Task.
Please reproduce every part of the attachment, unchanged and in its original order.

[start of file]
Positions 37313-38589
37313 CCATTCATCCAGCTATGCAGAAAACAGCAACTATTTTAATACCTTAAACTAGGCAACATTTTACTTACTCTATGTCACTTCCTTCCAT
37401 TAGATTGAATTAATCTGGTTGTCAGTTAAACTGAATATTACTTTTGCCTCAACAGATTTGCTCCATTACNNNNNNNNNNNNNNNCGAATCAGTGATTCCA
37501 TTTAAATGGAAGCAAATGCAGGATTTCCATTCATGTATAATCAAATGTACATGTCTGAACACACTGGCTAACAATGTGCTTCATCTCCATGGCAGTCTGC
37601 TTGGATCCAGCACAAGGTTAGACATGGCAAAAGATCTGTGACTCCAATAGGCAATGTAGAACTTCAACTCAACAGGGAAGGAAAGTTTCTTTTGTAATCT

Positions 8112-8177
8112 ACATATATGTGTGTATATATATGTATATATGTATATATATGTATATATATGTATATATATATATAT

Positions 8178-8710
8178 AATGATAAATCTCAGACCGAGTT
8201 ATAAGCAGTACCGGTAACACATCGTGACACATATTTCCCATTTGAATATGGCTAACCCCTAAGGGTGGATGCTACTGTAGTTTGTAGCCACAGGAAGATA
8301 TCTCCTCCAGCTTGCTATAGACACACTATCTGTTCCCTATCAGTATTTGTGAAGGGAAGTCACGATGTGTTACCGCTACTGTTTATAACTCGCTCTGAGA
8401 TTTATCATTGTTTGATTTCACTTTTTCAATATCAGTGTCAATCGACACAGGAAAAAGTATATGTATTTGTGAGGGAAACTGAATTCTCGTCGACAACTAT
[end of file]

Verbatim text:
Positions 37313-38589
37313 CCATTCATCCAGCTATGCAGAAAACAGCAACTATTTTAATACCTTAAACTAGGCAACATTTTACTTACTCTATGTCACTTCCTTCCAT
37401 TAGATTGAATTAATCTGGTTGTCAGTTAAACTGAATATTACTTTTGCCTCAACAGATTTGCTCCATTACNNNNNNNNNNNNNNNCGAATCAGTGATTCCA
37501 TTTAAATGGAAGCAAATGCAGGATTTCCATTCATGTATAATCAAATGTACATGTCTGAACACACTGGCTAACAATGTGCTTCATCTCCATGGCAGTCTGC
37601 TTGGATCCAGCACAAGGTTAGACATGGCAAAAGATCTGTGACTCCAATAGGCAATGTAGAACTTCAACTCAACAGGGAAGGAAAGTTTCTTTTGTAATCT

Positions 8112-8177
8112 ACATATATGTGTGTATATATATGTATATATGTATATATATGTATATATATGTATATATATATATAT

Positions 8178-8710
8178 AATGATAAATCTCAGACCGAGTT
8201 ATAAGCAGTACCGGTAACACATCGTGACACATATTTCCCATTTGAATATGGCTAACCCCTAAGGGTGGATGCTACTGTAGTTTGTAGCCACAGGAAGATA
8301 TCTCCTCCAGCTTGCTATAGACACACTATCTGTTCCCTATCAGTATTTGTGAAGGGAAGTCACGATGTGTTACCGCTACTGTTTATAACTCGCTCTGAGA
8401 TTTATCATTGTTTGATTTCACTTTTTCAATATCAGTGTCAATCGACACAGGAAAAAGTATATGTATTTGTGAGGGAAACTGAATTCTCGTCGACAACTAT